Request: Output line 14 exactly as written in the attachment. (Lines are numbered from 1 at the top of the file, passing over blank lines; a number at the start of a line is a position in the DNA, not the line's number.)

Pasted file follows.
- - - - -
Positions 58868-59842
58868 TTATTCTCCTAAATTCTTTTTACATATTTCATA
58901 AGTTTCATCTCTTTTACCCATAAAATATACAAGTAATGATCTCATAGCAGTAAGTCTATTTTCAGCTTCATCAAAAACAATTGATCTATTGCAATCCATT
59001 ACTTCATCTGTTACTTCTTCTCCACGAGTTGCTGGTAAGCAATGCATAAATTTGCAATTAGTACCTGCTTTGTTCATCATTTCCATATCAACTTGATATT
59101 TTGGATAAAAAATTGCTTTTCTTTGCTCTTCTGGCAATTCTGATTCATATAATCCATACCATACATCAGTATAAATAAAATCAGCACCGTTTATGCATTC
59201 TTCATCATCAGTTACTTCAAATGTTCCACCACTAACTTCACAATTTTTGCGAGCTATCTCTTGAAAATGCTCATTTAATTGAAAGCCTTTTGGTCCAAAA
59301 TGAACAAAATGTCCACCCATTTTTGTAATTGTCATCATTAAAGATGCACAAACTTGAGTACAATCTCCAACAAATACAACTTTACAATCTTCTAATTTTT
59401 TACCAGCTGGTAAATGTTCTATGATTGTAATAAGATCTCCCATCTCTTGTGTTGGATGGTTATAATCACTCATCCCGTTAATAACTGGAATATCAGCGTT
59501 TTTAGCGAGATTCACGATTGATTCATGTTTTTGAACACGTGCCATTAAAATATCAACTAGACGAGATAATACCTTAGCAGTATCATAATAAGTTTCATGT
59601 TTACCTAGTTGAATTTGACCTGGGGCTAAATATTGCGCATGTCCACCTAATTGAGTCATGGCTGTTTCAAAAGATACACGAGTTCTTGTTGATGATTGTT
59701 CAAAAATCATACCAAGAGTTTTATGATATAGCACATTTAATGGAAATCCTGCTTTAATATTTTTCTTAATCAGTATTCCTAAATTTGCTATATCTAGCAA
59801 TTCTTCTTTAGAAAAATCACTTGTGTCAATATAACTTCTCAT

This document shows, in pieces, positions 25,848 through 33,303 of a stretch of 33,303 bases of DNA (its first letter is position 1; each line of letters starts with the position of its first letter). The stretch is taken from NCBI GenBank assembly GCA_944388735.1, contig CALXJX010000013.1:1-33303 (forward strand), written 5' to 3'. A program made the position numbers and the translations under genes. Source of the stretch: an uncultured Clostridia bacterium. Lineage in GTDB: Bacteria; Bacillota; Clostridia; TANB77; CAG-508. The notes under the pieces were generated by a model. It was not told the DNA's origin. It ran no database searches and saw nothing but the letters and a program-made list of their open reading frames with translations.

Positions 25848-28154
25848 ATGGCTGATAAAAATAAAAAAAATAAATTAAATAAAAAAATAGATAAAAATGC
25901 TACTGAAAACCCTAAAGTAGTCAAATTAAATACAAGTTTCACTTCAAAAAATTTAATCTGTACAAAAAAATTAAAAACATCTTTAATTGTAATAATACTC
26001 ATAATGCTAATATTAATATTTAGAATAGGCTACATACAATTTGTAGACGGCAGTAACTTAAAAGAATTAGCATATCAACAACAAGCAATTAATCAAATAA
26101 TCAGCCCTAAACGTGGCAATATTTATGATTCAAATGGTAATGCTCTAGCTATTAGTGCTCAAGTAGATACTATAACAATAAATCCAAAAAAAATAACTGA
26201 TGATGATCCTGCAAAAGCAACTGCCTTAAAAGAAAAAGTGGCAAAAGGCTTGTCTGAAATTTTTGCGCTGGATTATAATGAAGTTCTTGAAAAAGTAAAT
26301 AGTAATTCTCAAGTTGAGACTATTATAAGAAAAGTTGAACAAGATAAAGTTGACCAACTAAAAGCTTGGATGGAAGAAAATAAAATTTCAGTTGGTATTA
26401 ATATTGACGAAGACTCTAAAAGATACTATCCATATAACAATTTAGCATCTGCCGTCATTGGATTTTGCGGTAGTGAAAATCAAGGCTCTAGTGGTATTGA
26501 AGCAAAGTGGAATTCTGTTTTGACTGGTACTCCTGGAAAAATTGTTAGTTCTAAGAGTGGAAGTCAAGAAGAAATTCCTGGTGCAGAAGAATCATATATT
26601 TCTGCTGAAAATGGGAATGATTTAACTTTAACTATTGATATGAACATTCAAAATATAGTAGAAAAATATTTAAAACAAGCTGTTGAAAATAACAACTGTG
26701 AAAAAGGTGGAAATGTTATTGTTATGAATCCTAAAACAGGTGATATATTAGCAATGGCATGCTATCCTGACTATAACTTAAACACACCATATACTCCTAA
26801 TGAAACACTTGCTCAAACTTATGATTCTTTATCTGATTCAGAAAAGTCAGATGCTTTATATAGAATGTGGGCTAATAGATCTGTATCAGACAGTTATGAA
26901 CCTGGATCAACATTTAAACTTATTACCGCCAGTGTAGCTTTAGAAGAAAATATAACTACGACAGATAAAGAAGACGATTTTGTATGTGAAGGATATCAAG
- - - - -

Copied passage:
Positions 25848-28154